His personality was infectious. He was a guy who just worked. He was a team-first guy. He didn’t care if he was going to the Pro Bowl or if he was the best offensive lineman. He just wanted us to win games, point blank, period. The only thing on his mind was winning a Super Bowl, and that’s why everybody gravitated toward Ruben as well.

Silverstein: What was the first time that you remember Ruben telling you that you guys were going to go to the Super Bowl?

McKie: Man… In 2005, we had a successful season. Obviously we lost in the playoffs to the Carolina Panthers, but we knew we had a good team. We knew that if we could come back and continue to work and build on what we started in 2005, we had a chance. We felt in training camp that we were going to go to the Super Bowl. We prepared that way. We talked about it in training camp. Every time we broke our huddle down, we broke it down with the mantra “Space Mountain!”

Ruben Brown came up with that. We had shirts that had “Space Mountain” on the back.

The Ruben Brown t-shirt from the 2006 season: “PimpStrong” on the front, “Space Mountain” on the back. (courtesy of Jason McKie)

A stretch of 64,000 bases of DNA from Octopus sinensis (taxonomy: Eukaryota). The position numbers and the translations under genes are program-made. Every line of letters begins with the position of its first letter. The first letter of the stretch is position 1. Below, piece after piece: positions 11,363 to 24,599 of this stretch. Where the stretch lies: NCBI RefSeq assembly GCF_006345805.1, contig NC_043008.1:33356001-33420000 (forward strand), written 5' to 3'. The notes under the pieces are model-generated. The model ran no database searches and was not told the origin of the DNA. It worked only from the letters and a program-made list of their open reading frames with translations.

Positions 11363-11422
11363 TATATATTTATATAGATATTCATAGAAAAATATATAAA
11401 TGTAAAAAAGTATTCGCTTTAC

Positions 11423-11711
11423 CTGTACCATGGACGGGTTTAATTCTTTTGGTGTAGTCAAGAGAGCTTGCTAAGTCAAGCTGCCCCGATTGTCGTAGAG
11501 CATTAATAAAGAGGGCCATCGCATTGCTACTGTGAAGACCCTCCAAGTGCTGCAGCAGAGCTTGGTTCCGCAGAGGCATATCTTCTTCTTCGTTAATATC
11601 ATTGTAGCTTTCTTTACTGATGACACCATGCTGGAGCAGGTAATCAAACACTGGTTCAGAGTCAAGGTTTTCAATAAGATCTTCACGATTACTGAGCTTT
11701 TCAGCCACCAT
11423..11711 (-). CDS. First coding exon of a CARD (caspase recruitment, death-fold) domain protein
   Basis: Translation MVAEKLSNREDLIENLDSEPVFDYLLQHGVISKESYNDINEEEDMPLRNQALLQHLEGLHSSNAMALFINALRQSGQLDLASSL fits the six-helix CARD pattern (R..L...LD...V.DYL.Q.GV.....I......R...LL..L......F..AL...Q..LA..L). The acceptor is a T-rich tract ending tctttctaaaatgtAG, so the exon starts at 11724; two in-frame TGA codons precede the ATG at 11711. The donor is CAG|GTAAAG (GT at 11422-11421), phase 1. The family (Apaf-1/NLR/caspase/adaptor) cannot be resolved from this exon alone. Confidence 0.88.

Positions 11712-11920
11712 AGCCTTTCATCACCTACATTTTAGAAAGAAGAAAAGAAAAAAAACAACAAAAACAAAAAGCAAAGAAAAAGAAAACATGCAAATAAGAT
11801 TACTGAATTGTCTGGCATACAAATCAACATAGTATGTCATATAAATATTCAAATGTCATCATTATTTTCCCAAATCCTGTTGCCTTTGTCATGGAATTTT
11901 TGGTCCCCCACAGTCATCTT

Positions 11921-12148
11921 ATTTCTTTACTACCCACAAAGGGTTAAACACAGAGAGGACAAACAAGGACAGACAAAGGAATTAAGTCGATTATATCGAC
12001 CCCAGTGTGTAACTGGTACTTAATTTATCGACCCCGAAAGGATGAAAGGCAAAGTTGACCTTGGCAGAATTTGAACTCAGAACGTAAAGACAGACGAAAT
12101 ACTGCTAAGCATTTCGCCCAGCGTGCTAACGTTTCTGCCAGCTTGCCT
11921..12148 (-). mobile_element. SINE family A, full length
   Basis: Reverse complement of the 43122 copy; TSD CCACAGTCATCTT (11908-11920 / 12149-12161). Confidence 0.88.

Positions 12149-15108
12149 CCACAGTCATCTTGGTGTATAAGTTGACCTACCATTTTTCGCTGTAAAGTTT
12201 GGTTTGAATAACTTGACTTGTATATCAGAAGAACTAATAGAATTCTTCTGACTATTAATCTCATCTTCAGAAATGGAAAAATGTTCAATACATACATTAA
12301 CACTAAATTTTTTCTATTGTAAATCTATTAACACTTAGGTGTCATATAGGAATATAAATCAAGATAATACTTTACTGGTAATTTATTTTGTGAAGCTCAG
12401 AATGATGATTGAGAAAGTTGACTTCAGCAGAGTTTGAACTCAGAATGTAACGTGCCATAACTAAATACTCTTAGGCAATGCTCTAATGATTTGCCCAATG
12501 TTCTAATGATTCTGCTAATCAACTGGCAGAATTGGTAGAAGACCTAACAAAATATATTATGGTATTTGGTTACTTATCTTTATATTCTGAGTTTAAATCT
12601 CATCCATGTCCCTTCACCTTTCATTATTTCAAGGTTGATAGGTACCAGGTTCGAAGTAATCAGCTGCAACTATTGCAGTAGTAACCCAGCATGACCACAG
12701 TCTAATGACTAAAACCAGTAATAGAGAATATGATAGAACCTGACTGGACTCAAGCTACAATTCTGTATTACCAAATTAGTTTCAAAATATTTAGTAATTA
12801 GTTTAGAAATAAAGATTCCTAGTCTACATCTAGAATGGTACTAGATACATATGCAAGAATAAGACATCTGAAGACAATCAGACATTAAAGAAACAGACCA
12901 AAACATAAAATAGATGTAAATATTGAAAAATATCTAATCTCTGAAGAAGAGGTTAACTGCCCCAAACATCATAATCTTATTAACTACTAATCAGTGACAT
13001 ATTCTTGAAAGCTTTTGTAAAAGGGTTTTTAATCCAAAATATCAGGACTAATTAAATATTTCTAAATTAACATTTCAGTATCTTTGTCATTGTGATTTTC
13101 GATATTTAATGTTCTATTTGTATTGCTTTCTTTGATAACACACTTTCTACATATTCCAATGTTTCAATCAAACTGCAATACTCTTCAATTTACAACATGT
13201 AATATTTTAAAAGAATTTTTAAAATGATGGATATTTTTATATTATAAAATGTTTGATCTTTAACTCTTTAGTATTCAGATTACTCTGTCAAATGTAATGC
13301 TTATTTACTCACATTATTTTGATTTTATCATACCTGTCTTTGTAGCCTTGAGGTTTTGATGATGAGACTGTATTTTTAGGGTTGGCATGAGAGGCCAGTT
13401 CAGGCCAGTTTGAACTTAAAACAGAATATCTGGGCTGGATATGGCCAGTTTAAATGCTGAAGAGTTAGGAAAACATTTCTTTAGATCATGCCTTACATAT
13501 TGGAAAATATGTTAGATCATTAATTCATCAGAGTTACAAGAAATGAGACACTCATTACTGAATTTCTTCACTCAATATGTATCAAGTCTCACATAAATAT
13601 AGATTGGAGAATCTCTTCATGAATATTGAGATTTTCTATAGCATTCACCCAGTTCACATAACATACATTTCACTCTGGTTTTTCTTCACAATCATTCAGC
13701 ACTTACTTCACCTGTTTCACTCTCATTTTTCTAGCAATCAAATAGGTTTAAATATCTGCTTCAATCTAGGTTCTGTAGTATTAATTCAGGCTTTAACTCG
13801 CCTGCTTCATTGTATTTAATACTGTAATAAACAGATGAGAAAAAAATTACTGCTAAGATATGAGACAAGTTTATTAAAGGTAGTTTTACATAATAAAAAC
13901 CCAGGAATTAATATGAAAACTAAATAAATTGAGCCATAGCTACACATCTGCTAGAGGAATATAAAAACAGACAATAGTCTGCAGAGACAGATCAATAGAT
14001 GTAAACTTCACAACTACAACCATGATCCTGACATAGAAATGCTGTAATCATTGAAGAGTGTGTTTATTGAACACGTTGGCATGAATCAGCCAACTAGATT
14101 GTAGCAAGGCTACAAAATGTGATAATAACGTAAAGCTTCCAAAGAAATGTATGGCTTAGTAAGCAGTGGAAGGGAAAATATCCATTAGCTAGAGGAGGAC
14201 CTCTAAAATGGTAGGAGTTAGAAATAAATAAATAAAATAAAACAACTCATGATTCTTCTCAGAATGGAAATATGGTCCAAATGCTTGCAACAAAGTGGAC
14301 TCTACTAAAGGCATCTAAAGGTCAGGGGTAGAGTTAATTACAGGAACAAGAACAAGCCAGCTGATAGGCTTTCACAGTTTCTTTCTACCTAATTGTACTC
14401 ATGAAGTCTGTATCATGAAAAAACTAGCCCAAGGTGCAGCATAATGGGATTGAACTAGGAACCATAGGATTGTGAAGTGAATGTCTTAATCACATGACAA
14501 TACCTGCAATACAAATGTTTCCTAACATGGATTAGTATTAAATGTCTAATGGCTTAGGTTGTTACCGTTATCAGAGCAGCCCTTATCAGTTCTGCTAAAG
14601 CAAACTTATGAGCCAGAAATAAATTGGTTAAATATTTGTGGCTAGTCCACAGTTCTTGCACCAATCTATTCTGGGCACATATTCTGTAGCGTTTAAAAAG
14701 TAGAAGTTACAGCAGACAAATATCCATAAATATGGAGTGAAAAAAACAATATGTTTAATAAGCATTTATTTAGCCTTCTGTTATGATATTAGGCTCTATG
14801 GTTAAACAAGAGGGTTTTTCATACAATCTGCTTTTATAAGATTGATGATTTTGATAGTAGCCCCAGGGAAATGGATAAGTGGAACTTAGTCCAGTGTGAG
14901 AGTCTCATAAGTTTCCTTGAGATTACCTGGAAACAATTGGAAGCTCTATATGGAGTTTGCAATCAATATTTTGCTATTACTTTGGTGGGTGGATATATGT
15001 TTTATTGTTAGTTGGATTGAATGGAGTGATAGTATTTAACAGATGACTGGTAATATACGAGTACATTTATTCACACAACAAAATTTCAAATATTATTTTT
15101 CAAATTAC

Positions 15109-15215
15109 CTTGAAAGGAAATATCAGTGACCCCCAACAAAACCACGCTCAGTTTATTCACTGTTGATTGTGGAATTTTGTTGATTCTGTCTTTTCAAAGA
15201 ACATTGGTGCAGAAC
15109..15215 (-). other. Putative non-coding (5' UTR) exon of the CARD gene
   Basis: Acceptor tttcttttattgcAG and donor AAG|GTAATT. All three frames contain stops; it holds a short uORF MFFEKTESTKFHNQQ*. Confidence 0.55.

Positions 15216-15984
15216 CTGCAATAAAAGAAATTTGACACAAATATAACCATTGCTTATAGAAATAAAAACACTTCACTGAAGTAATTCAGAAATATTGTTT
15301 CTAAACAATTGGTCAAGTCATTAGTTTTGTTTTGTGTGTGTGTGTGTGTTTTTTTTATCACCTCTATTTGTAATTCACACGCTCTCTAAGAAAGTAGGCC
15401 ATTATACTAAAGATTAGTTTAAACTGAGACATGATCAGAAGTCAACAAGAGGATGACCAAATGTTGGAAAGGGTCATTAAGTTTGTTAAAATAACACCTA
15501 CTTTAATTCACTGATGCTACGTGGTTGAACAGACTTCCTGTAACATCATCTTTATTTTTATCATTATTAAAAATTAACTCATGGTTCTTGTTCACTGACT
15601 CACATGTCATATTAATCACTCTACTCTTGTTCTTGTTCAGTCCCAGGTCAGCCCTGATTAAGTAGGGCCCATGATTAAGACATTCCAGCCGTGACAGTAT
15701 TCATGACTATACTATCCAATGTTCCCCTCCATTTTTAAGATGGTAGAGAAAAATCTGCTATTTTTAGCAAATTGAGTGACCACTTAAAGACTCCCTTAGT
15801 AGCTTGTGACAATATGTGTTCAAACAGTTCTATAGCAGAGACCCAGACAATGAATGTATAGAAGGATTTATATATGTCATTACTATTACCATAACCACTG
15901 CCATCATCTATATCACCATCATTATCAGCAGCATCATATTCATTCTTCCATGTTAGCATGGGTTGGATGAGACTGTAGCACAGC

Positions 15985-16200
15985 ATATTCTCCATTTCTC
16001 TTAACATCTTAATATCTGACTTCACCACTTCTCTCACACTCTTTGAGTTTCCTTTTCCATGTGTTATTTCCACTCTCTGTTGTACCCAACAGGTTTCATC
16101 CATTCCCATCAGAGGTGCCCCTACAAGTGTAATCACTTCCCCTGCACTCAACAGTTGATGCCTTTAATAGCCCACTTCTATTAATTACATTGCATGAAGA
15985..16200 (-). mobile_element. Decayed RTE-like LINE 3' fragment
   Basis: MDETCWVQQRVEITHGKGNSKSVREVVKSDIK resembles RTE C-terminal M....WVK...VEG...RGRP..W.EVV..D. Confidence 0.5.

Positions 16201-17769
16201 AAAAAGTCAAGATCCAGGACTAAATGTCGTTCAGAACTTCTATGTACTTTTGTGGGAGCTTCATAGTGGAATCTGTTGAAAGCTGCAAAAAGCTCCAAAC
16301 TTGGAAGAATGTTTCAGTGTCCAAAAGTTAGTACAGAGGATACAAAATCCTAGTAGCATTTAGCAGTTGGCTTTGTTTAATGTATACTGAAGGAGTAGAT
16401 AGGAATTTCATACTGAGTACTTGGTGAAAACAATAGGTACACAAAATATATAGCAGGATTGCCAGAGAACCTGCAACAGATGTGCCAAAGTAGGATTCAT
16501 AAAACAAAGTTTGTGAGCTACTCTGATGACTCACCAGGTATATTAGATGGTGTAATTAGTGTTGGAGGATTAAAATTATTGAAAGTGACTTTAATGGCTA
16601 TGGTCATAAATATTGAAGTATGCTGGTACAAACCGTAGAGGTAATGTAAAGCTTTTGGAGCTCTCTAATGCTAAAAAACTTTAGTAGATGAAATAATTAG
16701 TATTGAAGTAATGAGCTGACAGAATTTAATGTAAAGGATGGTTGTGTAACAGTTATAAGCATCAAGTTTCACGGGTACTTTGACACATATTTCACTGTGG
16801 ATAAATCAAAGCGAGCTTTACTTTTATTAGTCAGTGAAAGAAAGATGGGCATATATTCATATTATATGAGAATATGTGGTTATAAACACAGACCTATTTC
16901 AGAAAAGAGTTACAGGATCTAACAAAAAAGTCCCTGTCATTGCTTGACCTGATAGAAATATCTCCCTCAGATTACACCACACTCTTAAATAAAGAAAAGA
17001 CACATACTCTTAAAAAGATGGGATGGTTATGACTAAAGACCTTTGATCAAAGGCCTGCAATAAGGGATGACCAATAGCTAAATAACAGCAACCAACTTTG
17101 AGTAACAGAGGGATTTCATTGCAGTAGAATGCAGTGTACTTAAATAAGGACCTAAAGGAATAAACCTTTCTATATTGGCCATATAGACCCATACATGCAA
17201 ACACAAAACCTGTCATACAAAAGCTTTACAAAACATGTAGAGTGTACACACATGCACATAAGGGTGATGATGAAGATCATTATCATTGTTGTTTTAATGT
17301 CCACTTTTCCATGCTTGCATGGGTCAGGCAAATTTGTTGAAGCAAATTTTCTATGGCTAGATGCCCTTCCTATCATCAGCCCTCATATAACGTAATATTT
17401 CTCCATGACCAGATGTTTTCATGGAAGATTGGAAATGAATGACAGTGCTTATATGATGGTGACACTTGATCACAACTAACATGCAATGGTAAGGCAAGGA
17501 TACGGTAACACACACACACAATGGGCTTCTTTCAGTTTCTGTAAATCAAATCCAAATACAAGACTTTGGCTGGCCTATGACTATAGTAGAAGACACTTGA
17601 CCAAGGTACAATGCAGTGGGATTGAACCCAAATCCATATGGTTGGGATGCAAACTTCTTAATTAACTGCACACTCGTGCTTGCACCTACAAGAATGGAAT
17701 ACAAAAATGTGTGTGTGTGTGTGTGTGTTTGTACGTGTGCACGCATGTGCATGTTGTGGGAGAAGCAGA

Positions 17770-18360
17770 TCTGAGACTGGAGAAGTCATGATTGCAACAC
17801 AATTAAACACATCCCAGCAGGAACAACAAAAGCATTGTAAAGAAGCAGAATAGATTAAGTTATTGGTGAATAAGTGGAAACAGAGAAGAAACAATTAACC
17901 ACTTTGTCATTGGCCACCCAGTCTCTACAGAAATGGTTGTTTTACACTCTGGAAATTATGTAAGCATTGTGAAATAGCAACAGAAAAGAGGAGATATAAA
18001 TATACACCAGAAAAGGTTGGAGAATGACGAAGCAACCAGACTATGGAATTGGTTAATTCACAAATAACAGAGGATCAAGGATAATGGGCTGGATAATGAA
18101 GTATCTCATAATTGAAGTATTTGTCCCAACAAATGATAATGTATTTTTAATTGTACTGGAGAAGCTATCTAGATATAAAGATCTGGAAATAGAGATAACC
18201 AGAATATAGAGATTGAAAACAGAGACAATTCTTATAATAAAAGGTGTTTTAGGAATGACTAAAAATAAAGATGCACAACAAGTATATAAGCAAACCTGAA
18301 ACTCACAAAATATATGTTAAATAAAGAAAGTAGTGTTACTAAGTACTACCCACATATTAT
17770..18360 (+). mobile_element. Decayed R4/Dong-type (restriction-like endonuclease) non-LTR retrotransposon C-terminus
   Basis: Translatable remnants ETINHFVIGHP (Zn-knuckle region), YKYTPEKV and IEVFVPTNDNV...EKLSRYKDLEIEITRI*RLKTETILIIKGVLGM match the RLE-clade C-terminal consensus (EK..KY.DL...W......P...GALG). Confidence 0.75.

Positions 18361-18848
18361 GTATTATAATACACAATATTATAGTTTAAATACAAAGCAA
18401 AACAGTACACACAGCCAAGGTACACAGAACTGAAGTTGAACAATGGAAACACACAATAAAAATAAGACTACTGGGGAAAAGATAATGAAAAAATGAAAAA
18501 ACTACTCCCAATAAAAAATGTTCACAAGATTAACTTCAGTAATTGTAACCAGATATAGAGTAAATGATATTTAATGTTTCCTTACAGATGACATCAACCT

“Space Mountain” was the ultimate pinnacle. It was not only going to the Super Bowl, it was winning the Super Bowl. That’s what we broke it down on: “We’re on our way to Space Mountain!” First we wanted to beat Green Bay. Then we wanted to win the division. Then we wanted to get to the Super Bowl. Then we wanted to reach Space Mountain.

We did that breakdown throughout training camp, through every game, and even before the Super Bowl.

3. Adewale Ogunleye, 2004, trade from the Dolphins

McKie: Wale was traded for Marty Booker. It was before a preseason game. Adrian and I were always together — we’re walking out of a Hilton and we see Marty leaving. He’s got his bags. We’re like, “Where are you going?” He says, “I got traded.” Like, what? Before a preseason game? They traded him to Miami and Wale to the Bears.

Silverstein: And Booker was a pretty popular guy, I assume?

McKie: Yeah. Book was an awesome guy. He was a playmaker. He was a guy who when I first got here, he took me under his wing. He went out of his way to help me. I can remember him picking me up for different appearances. He really cared for his teammates. He wasn’t the loudest guy — he was mostly quiet — but the guy could play. You knew he was going to lay it on the line for his team.